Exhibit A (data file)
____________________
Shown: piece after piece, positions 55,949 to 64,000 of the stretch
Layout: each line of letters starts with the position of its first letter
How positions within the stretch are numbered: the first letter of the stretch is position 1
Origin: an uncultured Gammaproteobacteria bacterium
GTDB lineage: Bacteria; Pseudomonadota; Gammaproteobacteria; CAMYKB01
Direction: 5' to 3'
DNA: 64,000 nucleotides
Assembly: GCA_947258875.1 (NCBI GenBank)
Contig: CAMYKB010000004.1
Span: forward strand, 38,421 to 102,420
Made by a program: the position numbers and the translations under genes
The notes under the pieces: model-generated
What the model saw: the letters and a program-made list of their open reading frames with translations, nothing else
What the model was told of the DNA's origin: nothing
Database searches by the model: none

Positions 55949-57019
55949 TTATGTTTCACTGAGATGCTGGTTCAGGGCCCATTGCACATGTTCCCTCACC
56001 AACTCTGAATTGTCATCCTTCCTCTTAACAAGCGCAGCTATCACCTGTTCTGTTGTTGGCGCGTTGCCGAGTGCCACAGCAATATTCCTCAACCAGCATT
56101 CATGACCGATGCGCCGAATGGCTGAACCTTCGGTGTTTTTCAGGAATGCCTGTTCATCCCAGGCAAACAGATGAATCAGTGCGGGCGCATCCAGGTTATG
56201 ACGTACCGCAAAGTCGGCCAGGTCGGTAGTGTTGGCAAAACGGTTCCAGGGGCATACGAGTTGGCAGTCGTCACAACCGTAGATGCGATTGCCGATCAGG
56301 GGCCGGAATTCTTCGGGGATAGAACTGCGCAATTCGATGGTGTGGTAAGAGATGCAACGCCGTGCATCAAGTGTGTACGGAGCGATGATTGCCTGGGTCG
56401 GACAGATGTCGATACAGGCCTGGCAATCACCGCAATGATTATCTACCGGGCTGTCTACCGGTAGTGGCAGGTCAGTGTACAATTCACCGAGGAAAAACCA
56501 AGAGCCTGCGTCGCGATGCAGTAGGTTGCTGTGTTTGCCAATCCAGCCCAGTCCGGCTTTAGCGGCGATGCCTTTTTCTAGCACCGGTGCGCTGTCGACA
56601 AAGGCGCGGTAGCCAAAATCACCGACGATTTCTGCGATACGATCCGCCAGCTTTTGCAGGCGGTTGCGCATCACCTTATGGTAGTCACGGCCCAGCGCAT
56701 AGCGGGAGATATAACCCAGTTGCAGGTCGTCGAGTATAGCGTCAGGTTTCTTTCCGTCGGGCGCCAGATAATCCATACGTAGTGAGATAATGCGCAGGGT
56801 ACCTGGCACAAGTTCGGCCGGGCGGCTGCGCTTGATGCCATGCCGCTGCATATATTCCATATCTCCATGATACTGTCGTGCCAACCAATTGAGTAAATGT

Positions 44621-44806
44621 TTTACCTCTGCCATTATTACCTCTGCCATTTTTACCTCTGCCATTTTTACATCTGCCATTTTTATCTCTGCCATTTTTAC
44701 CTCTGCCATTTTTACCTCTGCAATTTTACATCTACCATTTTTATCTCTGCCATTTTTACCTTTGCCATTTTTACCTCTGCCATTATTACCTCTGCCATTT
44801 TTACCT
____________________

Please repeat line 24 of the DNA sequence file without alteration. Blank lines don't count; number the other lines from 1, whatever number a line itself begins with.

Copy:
56601 AAGGCGCGGTAGCCAAAATCACCGACGATTTCTGCGATACGATCCGCCAGCTTTTGCAGGCGGTTGCGCATCACCTTATGGTAGTCACGGCCCAGCGCAT